Deep in the jungle in the Sierra Nevada behind Santa Marta in Colombia lies the Lost City, a pre-Colombian Tayrona settlement rivalling Machu Picchu in its inaccesible, yet spectacular location. There are various companies (Turcol, Guiyas, Magic Trek, etc) that run different types of trips, but most are around 5 days. Here's how mine went:
Elevation: 100m at village Machete Pelao to 400m
Walking time: 3 1/2 hours
I started the day with a 2 hour drive from Santa Marta to the little village of Machete Pelao. We stopped on the way so that the jeep could be used to help a friend move some wood. After turning off the main road we wound up a dirt track in the land rover. I waited a while for the rest of my group to arrive and watched a finishing group celebrate. 3 hours for one pair, then 4 hours, 5 hours, etc. Lunch was a delish sandwich. We walked 3 1/2 hours with a swim in the gorgeous river after half an hour then 1 hour straight up! Had a watermelon snack at the top with the ducks eating the scraps and seeds before walking along the ridge and back down again to the camp on the river in a gully. We slept in hammocks and had quite a lot of time to chat and get to know one another. Pistachios! There was another swimming hole and showers were possible. It rained hard at night and I was glad it wasn't during the day.
The group was really international: Miguel, Jenny and Wilson were the guides, and we had English, Czech, Colombians, Swiss (French and German), Spanish, Dutch, Belgians and me, the token kiwi.
Elevation: 400m to 700m
Walking time: 3-4 hours approx 2+ swim + 1
We started the day going up a small rise, then around a ridge past another camp and a few villages, then more upwards hiking, but not too bad. A delicious orange at the top-- its amazing how good fruit tastes when you're hot and thirsty! Along another mountain top then down around the ridge, across a creek then we stopped for a welcome swim. Big relief! A leisurely sit in the sun to dry off, then a pineapple snack before resuming walking. 1 hour more up a valley to the second camp (beds!). It had a lovely grass area (likely used as a helipad), and a convenient swimming spot. The further up we went, the cooler the pools and rivers got. Many rains upstream made the river quite full so only those who swam early got a dip. Our soup lunch was perfect for our appetite, then most of us were content to snooze all afternoon, especially when it rained. Camp 2 had no electricity so our 7pm dinner and chat about local tribal traditions was by candelight.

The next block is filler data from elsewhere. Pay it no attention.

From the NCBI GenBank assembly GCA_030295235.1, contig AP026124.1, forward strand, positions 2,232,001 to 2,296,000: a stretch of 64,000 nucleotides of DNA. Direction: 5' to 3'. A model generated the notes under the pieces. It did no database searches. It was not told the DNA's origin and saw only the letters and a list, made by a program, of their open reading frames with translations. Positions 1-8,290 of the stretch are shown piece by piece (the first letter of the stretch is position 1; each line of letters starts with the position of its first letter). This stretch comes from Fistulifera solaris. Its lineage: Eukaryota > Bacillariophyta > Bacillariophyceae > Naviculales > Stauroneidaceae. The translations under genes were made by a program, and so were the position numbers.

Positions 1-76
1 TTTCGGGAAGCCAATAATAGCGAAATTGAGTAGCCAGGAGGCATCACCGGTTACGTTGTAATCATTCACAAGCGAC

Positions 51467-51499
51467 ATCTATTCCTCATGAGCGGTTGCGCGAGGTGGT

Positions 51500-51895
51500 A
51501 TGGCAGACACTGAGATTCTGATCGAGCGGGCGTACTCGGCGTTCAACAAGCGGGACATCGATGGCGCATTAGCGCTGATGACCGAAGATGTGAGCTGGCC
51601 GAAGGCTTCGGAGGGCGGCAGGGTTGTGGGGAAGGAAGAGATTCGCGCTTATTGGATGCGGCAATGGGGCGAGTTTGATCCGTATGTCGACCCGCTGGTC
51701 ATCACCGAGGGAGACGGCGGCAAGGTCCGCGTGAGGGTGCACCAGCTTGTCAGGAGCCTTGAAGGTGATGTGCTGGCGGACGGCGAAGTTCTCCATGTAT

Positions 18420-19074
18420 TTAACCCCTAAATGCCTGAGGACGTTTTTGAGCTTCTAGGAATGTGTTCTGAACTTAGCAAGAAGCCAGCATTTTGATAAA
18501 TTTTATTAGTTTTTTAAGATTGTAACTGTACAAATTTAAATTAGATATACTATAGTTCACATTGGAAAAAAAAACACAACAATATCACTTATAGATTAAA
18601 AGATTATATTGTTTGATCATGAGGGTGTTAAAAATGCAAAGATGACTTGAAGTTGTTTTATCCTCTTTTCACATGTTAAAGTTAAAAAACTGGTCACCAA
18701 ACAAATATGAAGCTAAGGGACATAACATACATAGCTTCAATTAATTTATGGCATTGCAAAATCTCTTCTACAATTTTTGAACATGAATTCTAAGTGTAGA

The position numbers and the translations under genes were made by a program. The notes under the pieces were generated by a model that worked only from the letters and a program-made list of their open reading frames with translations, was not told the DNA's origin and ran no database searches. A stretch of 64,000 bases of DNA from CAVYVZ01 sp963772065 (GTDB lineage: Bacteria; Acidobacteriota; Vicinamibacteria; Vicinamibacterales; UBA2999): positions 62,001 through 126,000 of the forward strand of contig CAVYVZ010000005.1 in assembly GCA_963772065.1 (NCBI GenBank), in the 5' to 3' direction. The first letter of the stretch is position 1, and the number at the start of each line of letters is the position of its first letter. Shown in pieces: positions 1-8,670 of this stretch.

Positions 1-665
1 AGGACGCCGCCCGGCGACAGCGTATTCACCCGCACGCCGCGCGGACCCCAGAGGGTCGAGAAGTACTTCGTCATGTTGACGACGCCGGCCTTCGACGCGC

Some interesting tribal traditions:
-A man marries an older woman with children and later chooses one of her daughters as 2nd wife (in theory it avoids conflict)
-A chief is usually born during a full moon and lives in a special house alone for 5 years as a rite of passage with no meat, salt, oil, etc
-Shamans make a coca leaves and shell mix as a drug for men which creates wild visions (likely toxic!)
-Marriages can end (separation) if it's not working
-Marriages are arranged by tribal elders after a girl's first menstruation and these husbands are much older than their wives
-They bury people under their houses, so the houses (like those in the Lost City) are sacred
-There are only 3 tribes in the Sierra Nevada, and they are all descendants of the lost Tayrona civilization. The Lost City is sacred to them. Tribes: Arsarios, Cogis, Arquaco
-The Cuidad Perdida was first built by a Tayrona tribe around 6 BC.
Elevation: 700m to lunch to 1200m in lost city.
Walking time: 4 hours to Base camp. 1 hour up to lost city
Camp: in lost city
We were up at 5.30 am to leave at 6 and started with and upward section, across a new suspension bridge (3 months old) then around a saddle. My favorite day of walking: 4 hours beautiful walk through fields and lovely forest, fording a river and bypassing the trail by going up the river. I sprained ankle very badly just before lunch camp. I had a swim in the river to bring down the swelling then Wilson taped it up and I hobbled up the steps 1 hour to the lost city itself, arriving around 3 pm. Many people were in the lunch camp ready to head down, but really this was the only contact with people not from our group in the whole 5 days. The stairs were incredibly intact after so many centuries, and there were lots of them (1200?). There was another river crossing (3 all day) before the stairs. I needed walking sticks to get across!